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Romola Garai as Sarah Churchill
Romola Garai as Sarah Churchill © Marc Brenner

Romola Garai: ‘Female friendship is completely ignored by theatre’

We chat to the famously straight-talking ‘Atonement’ actor about returning to the stage as the manipulative Sarah Churchill in the RSC’s ‘Queen Anne’

By Andrzej Lukowski
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If I said I didn’t know a lot about Queen Anne would you hold it against me?

‘No, I would not! I didn’t. Well, I had heard of Queen Anne. But I didn’t know anything about her or the period, and I still find it confusing. We had history lessons in rehearsals and it was like: Why are they all Dutch?’

You’re quite picky about theatre roles, so why Sarah Churchill?

‘I think she’s an amazing character, it’s an amazing piece of writing. Female friendship is completely ignored, basically, by film and theatre. It’s not a subject that people write about. Whether you see her as an arch manipulator or a fantastic political mind well ahead of her time probably depends on your attitude personally.’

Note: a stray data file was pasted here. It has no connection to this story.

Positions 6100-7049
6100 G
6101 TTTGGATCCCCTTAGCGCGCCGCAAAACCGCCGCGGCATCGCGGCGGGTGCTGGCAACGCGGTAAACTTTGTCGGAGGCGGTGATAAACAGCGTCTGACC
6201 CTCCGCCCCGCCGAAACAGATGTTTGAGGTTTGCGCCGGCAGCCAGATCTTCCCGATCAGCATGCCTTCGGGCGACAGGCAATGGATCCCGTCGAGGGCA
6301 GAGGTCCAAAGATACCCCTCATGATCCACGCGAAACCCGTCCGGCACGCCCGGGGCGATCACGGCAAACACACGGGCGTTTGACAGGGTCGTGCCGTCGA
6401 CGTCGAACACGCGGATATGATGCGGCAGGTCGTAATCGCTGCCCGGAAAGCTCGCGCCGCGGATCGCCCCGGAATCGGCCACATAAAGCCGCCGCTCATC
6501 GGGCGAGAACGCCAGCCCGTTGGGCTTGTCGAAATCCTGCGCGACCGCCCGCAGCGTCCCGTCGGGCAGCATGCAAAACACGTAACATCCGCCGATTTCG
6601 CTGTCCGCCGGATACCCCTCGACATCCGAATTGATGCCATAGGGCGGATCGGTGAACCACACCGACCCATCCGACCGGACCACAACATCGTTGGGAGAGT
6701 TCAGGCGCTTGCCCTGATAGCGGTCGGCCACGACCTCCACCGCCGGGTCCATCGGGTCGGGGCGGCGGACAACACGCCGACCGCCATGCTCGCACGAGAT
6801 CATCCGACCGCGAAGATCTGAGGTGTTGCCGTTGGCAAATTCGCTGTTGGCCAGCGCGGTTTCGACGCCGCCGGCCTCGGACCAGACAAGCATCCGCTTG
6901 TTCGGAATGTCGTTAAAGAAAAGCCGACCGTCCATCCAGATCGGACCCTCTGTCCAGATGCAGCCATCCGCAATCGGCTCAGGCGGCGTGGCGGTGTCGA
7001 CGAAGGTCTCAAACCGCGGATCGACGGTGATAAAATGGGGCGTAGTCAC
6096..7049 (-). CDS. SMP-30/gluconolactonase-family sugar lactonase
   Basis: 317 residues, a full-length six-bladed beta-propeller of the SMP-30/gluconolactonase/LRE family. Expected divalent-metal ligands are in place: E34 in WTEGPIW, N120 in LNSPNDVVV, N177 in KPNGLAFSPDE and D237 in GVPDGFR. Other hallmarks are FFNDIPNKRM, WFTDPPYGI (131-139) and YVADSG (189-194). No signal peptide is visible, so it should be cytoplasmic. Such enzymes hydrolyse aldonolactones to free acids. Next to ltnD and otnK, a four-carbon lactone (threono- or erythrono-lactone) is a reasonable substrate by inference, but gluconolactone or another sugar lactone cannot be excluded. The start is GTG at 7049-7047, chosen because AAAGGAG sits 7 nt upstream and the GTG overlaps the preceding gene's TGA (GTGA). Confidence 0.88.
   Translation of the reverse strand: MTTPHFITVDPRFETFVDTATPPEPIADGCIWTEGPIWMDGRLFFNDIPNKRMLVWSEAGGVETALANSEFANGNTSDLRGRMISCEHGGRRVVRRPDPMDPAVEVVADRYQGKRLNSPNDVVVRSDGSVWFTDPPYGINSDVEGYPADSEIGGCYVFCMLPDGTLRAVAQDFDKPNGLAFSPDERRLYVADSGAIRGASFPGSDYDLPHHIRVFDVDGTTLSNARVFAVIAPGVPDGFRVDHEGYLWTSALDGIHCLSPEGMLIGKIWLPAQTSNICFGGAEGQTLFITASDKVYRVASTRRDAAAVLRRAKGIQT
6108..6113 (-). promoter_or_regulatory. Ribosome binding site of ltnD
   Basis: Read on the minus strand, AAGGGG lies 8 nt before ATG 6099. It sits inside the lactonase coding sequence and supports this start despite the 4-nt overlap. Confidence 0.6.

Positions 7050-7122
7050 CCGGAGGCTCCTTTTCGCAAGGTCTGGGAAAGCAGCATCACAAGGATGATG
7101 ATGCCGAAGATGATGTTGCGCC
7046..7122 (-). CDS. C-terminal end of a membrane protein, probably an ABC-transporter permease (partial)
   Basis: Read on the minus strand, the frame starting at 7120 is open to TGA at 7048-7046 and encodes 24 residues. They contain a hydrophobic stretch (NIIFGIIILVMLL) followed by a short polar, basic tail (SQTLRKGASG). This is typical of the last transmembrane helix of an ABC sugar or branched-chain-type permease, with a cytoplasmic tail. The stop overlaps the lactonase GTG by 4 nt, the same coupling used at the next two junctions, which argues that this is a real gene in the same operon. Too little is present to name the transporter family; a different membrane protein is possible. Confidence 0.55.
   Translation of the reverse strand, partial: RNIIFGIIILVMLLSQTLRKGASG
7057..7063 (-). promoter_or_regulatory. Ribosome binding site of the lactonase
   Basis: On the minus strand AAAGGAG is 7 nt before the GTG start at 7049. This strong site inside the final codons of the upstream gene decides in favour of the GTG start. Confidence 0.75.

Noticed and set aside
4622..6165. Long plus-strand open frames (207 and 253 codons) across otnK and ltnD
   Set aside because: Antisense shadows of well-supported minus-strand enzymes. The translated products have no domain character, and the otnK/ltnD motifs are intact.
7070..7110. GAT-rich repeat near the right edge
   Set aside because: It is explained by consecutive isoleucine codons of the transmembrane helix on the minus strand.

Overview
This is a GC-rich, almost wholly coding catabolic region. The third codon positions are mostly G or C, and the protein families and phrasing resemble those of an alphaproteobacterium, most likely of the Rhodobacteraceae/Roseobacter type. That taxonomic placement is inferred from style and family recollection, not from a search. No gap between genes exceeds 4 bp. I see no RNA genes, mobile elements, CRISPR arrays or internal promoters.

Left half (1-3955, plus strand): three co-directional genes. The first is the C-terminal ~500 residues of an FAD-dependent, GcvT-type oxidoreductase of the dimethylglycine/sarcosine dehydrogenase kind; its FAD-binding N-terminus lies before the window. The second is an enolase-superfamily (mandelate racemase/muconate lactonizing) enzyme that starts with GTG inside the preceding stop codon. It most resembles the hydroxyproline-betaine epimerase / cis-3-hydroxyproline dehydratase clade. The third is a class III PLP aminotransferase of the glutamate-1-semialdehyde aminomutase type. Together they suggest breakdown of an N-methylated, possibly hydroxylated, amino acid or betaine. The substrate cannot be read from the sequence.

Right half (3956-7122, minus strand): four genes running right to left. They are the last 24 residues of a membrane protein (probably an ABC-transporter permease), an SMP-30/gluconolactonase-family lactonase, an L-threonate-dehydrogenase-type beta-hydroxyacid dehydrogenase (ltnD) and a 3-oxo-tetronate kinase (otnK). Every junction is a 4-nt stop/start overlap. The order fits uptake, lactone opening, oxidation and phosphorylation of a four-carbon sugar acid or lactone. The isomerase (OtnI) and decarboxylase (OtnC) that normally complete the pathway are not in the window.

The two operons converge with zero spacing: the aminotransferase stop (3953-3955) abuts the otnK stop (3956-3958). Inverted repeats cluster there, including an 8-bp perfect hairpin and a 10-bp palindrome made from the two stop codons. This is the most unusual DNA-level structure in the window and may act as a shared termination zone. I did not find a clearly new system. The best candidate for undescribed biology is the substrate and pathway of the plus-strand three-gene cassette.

Is this your first time in the West End?

‘The first play I ever did was in the West End! It was called “Calico” – I was 19. It was a great play, I thought, but I had no stage experience. I’d never been to drama school, I was thrown in at the deep end. And they just didn’t sell any tickets, so it was pulled after a month. That was weird.’

“Jesse

Romola Garai as Sarah Churchill and Beth Park as Abigail Hill © Marc Brenner

Does it feel odd realising you’ve been doing the same job since you were a teenager?

‘I meet people all the time who are 25, 26 and they say, “I’ve just left drama school” and I’m like, fucking hell, when I was your age I’d been working for ten years. It does weird things. You have your mid-life crisis years before everyone else does.’

Was there a point when you felt like a grown-up?

‘There definitely came a point where I thought: I would be happy to walk away from this. Which is really helpful, as it means you’re not doing it because you have to. So I try not to question myself if I say to a director “I think this is sexist”, because I’d rather have that conversation even if it makes my working life full of fights – which it is – rather than being unhappy in a career which I’m beholden to.’ 

'Queen Anne' is on at the Theatre Royal Haymarket until September 30 2017.

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